Today is Post-Traumatic Stress Disorder Screening Day, one of the key days in National PTSD Awareness Month. If you think you might be suffering from PTSD, the Department of Veterans Affairs’ National Center for PTSD is an excellent resource to consult.
And that makes sense: PTSD is most commonly associated with the military. Troops returning from far-flung theaters, having experienced the uncensored horrors of war, are prime candidates to develop PTSD. It’s estimated that 1 in 5 veterans of the wars in Iraq and Afghanistan — 300,000 in all — have been diagnosed with PTSD.
PTSD is hardly limited to the military. Victims of abuse or assault and people closely affected by serious accidents or natural disasters are also most likely to develop PTSD. (If you’re looking for more background, our friends Josh and Chuck at “Stuff You Should Know” produced a podcast on PTSD in late May.)
But PTSD is usually framed through its effects on the military, given the close of the war in Iraq and the continued wind down of American troops in Afghanistan. Face the Facts USA, an initiative of George Washington University (a Research!America member), developed an infographic on PTSD in the military.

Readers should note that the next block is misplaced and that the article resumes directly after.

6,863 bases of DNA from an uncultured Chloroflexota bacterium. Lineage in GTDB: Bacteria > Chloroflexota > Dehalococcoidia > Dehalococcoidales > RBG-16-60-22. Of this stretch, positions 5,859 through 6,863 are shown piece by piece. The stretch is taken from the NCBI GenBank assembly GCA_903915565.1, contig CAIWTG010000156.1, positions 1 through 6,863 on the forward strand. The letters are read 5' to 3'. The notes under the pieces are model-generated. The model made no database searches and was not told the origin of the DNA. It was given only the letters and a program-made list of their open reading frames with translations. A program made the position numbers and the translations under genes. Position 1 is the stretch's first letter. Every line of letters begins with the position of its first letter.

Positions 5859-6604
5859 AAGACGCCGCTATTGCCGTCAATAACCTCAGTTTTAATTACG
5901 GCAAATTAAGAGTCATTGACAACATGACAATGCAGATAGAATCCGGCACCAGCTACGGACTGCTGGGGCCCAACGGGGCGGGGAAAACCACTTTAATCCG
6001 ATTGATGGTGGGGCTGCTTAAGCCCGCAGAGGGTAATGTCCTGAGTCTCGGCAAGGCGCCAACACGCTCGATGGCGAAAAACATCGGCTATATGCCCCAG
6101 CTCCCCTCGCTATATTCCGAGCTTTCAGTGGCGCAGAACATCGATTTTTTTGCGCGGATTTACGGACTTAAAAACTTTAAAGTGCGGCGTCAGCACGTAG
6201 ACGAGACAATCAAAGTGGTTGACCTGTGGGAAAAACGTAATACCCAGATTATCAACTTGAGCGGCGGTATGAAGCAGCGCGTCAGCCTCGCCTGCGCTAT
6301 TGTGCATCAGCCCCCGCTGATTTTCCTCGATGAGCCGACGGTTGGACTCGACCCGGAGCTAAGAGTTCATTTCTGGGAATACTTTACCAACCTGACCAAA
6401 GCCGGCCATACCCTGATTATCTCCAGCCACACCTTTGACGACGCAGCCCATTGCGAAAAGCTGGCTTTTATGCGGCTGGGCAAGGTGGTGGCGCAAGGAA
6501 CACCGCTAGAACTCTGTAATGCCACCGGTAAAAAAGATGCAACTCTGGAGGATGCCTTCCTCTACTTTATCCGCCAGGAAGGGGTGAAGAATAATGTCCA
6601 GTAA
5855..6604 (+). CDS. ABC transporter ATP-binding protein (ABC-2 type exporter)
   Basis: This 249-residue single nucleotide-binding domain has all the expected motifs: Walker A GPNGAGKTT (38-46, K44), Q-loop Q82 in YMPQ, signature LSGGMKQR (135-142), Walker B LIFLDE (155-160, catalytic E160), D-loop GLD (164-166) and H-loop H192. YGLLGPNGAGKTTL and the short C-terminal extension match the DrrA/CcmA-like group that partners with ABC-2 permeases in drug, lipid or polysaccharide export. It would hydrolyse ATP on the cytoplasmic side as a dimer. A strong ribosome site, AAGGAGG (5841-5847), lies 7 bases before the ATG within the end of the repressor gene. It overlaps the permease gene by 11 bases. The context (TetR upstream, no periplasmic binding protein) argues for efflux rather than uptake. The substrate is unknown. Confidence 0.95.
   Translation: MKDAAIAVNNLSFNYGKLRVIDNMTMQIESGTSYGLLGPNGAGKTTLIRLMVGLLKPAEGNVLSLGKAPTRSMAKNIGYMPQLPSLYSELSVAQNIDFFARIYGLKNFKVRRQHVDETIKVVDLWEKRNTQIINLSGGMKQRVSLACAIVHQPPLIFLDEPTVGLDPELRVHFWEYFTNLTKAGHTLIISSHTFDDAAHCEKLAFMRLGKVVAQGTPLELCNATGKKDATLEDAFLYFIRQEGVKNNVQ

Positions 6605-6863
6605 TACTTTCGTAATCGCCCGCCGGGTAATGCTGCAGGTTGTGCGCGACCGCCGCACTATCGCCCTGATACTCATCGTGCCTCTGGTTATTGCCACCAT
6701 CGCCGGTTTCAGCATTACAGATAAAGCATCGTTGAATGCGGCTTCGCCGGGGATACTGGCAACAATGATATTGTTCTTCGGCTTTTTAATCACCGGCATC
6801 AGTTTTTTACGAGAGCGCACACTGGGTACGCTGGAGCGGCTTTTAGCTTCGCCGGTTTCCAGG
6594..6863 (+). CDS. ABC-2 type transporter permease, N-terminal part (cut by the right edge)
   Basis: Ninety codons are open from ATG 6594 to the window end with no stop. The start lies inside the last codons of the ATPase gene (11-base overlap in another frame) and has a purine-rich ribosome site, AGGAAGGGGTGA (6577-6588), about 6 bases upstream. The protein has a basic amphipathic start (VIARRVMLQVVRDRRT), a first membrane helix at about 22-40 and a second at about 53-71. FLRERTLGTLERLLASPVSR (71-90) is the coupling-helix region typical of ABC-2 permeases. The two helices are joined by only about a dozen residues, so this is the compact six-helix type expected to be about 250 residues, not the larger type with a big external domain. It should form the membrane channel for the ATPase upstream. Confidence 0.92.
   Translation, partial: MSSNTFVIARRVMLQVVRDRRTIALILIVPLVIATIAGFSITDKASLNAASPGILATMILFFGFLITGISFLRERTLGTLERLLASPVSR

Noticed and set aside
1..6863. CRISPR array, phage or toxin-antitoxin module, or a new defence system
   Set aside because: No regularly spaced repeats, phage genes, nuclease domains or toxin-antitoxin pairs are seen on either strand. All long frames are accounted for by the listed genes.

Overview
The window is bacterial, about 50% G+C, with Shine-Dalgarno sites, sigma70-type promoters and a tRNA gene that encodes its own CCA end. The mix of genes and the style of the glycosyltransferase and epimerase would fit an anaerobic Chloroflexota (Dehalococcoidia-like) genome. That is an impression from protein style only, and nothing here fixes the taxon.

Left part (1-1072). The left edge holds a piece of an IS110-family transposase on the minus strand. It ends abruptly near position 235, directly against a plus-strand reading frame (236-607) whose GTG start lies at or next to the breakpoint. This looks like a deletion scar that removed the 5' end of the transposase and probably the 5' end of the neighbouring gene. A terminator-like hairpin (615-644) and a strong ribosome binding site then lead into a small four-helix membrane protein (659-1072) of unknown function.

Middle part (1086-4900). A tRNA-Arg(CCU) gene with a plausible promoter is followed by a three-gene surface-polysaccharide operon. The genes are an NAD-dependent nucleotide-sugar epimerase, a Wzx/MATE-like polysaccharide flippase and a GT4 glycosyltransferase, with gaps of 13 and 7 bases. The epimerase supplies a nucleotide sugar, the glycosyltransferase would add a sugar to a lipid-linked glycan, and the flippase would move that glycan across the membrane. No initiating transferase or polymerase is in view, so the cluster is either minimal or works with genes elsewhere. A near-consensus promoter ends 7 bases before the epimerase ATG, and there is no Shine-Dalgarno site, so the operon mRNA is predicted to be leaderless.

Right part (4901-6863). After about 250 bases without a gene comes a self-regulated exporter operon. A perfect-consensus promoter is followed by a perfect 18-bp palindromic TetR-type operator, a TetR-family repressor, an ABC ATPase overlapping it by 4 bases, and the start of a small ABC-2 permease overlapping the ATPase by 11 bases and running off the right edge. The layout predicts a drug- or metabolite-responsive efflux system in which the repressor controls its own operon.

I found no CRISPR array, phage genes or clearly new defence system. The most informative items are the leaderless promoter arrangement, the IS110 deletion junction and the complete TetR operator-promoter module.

The infographic notes the horrifying rate of suicides among members of the military — though it also points out that the link between PTSD and suicide is certain, but not concrete. The economic burden of PTSD is substantial: Caring for veterans with PTSD has cost an estimated $2 billion so far, and care for veterans with PTSD costs 3.5 times more than veterans without PTSD.
Research plays a critical role. The many survivors, military and civilian, need more effective PTSD treatments.
Join the National Institute on Mental Health (@NIMHgov) for a Twitter Chat in recognition of National PTSD Awareness Month on Friday, June 28 from 11:00AM-12:00PM ET.